Many business owners never send out collection letters because they don’t know how to write one – or don’t know how to write one that doesn’t alienate their customer.
Collection letters should do two things: help you get paid and maintain customer goodwill. You know a letter is working when you send out a batch of letters and your phone rings off the hook or payments start arriving.
If you send out a batch of letters and there is no response, you need to write a new letter. The most effective letters are short, to the point and easy to read. Avoid using long or confusing words and sentences. A direct letter reduces misunderstandings.
Writing effective collection letters
These letters are a reflection of your business, so keep them professional.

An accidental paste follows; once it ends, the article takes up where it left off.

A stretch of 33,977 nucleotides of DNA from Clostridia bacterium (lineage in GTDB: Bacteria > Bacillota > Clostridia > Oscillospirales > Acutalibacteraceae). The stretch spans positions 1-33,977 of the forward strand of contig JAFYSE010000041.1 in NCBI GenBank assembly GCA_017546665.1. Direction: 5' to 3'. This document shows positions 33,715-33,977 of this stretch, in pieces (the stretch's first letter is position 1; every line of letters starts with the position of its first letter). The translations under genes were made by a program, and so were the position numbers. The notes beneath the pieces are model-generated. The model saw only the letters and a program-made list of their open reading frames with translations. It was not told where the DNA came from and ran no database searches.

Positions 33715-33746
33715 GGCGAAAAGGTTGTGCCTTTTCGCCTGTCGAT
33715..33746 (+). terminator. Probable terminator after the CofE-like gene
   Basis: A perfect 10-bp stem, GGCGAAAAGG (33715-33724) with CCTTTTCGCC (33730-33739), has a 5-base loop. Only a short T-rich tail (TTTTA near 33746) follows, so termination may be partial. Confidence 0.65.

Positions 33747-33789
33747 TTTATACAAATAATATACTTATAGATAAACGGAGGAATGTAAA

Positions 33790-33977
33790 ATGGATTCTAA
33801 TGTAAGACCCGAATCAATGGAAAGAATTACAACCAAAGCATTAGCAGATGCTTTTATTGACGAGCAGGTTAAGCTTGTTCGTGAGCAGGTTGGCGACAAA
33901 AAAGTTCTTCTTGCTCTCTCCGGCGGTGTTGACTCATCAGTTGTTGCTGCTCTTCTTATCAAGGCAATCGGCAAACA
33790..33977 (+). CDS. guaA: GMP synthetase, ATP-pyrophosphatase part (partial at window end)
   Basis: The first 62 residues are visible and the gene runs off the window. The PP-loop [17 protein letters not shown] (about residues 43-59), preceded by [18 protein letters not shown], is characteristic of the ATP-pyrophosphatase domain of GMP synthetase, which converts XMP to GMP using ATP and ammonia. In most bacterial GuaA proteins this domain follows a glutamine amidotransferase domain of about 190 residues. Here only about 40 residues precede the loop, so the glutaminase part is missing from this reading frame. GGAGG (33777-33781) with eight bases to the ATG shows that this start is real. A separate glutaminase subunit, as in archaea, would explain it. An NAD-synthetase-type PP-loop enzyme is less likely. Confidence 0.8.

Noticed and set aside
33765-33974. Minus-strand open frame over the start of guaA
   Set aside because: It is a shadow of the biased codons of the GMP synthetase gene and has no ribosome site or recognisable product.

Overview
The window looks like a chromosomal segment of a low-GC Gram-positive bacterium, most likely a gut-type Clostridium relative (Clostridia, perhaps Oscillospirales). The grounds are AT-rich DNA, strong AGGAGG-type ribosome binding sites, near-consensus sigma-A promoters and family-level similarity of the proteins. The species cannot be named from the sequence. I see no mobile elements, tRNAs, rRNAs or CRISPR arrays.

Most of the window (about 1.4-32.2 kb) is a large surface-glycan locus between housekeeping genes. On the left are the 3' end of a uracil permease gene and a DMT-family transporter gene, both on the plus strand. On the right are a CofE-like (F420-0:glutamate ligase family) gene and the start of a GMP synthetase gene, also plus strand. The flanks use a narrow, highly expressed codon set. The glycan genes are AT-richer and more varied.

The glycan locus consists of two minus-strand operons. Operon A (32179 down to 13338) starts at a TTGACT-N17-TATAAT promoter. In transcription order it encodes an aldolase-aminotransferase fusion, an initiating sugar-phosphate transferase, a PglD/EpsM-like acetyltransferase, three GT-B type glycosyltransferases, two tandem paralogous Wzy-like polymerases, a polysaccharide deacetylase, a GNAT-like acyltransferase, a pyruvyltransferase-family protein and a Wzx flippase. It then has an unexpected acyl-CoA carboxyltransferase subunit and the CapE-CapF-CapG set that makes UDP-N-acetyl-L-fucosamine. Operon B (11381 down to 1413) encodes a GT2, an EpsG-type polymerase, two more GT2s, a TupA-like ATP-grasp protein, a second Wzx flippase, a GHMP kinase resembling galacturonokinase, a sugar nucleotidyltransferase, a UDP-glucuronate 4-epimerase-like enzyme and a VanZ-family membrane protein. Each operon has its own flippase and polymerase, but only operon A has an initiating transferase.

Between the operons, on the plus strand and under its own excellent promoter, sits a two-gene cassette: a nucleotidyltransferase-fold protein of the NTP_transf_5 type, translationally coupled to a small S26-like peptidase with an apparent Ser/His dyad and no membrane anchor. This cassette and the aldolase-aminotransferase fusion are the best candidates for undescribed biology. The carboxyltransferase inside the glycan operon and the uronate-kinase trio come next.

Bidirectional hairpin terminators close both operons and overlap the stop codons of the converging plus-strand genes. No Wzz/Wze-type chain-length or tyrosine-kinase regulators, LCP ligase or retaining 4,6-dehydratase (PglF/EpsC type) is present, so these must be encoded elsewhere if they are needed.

Your letter should:
- Explain the reason for the letter in the first sentence
- Explain more about the first sentence in your second sentence
- Suggest a solution
- Thank the recipient
Sense and Intention
Remember, the purpose of the letter is to persuade someone to send you money. Precise wording and tone are critical, especially if this is a customer you want to continue doing business with. Always assume the customer will pay. Enclosing a pre-addressed envelope for payment is a good idea. If you can include postage on the payment envelope, even better. The easier you make it for the customer to make the payment, the better your chances of getting paid.